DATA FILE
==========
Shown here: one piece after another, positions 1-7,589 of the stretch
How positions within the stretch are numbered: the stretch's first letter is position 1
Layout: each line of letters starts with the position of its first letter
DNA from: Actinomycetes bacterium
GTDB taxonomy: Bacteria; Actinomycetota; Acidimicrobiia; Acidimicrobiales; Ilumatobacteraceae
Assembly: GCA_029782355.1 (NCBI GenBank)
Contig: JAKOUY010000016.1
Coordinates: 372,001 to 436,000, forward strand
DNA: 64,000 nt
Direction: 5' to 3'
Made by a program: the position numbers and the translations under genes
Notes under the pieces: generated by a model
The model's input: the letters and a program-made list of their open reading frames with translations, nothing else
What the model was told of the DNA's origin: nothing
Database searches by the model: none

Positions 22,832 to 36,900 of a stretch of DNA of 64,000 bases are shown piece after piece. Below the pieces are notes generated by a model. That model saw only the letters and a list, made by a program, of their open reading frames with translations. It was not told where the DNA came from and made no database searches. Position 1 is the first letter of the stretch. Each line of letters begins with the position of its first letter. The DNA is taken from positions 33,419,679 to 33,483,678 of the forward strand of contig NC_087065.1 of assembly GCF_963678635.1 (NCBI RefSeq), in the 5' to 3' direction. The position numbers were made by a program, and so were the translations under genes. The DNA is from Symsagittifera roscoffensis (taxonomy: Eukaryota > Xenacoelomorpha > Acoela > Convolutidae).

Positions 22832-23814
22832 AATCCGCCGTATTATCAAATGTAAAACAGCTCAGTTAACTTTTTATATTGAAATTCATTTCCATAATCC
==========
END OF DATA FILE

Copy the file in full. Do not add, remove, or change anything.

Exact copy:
Shown here: one piece after another, positions 1-7,589 of the stretch
How positions within the stretch are numbered: the stretch's first letter is position 1
Layout: each line of letters starts with the position of its first letter
DNA from: Actinomycetes bacterium
GTDB taxonomy: Bacteria; Actinomycetota; Acidimicrobiia; Acidimicrobiales; Ilumatobacteraceae
Assembly: GCA_029782355.1 (NCBI GenBank)
Contig: JAKOUY010000016.1
Coordinates: 372,001 to 436,000, forward strand
DNA: 64,000 nt
Direction: 5' to 3'
Made by a program: the position numbers and the translations under genes
Notes under the pieces: generated by a model
The model's input: the letters and a program-made list of their open reading frames with translations, nothing else
What the model was told of the DNA's origin: nothing
Database searches by the model: none

Positions 22,832 to 36,900 of a stretch of DNA of 64,000 bases are shown piece after piece. Below the pieces are notes generated by a model. That model saw only the letters and a list, made by a program, of their open reading frames with translations. It was not told where the DNA came from and made no database searches. Position 1 is the first letter of the stretch. Each line of letters begins with the position of its first letter. The DNA is taken from positions 33,419,679 to 33,483,678 of the forward strand of contig NC_087065.1 of assembly GCF_963678635.1 (NCBI RefSeq), in the 5' to 3' direction. The position numbers were made by a program, and so were the translations under genes. The DNA is from Symsagittifera roscoffensis (taxonomy: Eukaryota > Xenacoelomorpha > Acoela > Convolutidae).

Positions 22832-23814
22832 AATCCGCCGTATTATCAAATGTAAAACAGCTCAGTTAACTTTTTATATTGAAATTCATTTCCATAATCC